A Line In The Sand?

John A. Quayle blueoval57 at VERIZON.NET
Thu Feb 5 17:08:21 MST 2009

         NOTHING raises my blood pressure faster than unelected, 
unaccountable bureaucrats thinking they're anointed with powers to 
micro-manage everybody's personal lives! - JAQ

WND Exclusive

United Nations' threat: No more parental rights
Expert: Pact would ban spankings, homeschooling if children object

Posted: February 05, 2009
12:00 am Eastern

By Chelsea Schilling
© 2009 WorldNetDaily

A United Nations human rights treaty that could prohibit children from 
being spanked or homeschooled, ban youngsters from facing the death penalty 
and forbid parents from deciding their families' religion is on America's 
doorstep, a legal expert warns.

Michael Farris of Purcellville, Va., is president of 
<http://parentalrights.org/>ParentalRights.org, chairman of the 
<http://www.hslda.org/Default.asp?bhcp=1>Home School Legal Defense 
Association and chancellor of <http://www.phc.edu/>Patrick Henry College. 
He told WND that under the 
<http://www.unhchr.ch/html/menu3/b/k2crc.htm>U.N. Convention on the Rights 
of the Child, or CRC, every decision a parent makes can be reviewed by the 
government to determine whether it is in the child's best interest.

"It's definitely on our doorstep," he said. "The left wants to make the 
Obama-Clinton era permanent. Treaties are a way to make it as permanent as 
stuff gets. It is very difficult to extract yourself from a treaty once you 
begin it. If they can put all of their left-wing socialist policies into 
treaty form, we're stuck with it even if they lose the next election."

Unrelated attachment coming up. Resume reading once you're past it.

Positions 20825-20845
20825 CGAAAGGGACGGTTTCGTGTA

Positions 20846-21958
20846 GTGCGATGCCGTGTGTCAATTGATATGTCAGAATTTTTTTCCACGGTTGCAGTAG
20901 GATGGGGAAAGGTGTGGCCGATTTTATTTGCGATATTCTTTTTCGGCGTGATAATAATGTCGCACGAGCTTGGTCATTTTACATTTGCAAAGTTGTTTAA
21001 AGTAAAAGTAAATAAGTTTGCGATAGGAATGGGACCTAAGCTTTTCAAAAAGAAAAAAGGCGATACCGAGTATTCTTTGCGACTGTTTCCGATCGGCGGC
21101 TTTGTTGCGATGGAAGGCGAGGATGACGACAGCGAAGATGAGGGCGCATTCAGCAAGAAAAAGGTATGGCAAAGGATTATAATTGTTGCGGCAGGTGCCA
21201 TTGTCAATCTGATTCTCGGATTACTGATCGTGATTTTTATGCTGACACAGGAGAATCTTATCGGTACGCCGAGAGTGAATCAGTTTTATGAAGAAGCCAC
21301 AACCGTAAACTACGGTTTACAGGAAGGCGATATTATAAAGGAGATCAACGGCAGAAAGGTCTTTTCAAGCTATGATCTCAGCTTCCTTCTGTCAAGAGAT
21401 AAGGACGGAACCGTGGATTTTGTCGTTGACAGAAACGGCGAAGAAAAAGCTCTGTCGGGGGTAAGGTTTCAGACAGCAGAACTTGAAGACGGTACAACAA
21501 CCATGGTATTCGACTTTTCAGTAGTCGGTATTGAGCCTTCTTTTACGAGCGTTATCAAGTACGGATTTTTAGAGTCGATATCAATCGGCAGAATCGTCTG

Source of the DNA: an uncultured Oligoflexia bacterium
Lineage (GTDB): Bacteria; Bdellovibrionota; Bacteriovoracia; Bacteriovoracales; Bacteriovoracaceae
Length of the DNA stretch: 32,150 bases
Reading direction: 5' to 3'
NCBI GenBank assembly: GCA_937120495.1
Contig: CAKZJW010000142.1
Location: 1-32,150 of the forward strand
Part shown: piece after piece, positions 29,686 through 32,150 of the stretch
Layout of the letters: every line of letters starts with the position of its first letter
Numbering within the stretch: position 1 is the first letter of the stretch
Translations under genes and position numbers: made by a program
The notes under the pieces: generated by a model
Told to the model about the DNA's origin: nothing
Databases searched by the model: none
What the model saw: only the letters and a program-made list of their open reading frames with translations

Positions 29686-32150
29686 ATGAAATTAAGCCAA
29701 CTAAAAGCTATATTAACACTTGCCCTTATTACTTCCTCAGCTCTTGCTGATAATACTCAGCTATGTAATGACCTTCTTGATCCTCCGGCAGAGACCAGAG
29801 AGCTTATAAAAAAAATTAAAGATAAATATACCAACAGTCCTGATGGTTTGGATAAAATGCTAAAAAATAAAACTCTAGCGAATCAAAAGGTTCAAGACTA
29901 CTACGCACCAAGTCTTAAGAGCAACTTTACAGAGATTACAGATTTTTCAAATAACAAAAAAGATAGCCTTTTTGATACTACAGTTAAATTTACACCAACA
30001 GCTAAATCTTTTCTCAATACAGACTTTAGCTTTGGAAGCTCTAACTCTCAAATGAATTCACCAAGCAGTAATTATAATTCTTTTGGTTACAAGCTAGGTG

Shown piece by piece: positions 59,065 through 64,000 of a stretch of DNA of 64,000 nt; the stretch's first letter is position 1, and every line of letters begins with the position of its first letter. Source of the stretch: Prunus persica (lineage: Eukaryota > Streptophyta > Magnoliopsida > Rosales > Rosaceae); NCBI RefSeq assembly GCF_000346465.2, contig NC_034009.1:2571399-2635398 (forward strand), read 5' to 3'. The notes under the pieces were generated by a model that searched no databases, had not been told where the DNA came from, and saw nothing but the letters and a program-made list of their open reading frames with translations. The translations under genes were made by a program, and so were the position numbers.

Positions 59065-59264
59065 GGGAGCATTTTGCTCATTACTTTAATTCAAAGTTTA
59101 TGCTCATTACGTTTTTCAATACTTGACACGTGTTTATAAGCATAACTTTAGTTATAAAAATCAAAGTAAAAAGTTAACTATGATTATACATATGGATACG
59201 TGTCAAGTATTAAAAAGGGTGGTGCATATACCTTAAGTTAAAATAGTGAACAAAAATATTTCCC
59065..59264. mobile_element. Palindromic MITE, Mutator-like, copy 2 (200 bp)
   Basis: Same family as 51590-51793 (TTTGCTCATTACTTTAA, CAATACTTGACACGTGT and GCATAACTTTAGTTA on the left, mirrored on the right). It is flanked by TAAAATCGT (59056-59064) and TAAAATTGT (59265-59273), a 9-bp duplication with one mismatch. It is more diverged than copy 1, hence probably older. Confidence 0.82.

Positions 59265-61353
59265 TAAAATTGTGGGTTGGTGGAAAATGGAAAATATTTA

The 1990s-era document was ratified quickly by 193 nations worldwide, but 
not the United States or Somalia. In Somalia, there was then no recognized 
government to do the formal recognition, and in the United States there's 
been opposition to its power. Countries that ratify the treaty are bound to 
it by international law.

by Madeleine Albright, U.S. ambassador to the U.N., on Feb. 16, 1995, the 
U.S. Senate never ratified the treaty, largely because of conservatives' 
efforts to point out it would create that list of rights which primarily 
would be enforced against parents.

The international treaty creates specific civil, economic, social, cultural 
and even economic rights for every child and states that "the best 
interests of the child shall be a primary consideration." While the treaty 
states that parents or legal guardians "have primary responsibility for the 
upbringing and development of the child," Farris said government will 
ultimately determine whether parents' decisions are in their children's 
best interest. The treaty is monitored by the CRC, which conceivably has 
enforcement powers.

According to the 
Rights website, the substance of the CRC dictates the following:
    * Parents would no longer be able to administer reasonable spankings to 
their children.
    * A murderer aged 17 years, 11 months and 29 days at the time of his 
crime could no longer be sentenced to life in prison.
    * Children would have the ability to choose their own religion while 
parents would only have the authority to give their children advice about 
    * The best interest of the child principle would give the government 
the ability to override every decision made by every parent if a government 
worker disagreed with the parent's decision.
    * A child's "right to be heard" would allow him (or her) to seek 
governmental review of every parental decision with which the child disagreed.
    * According to existing interpretation, it would be illegal for a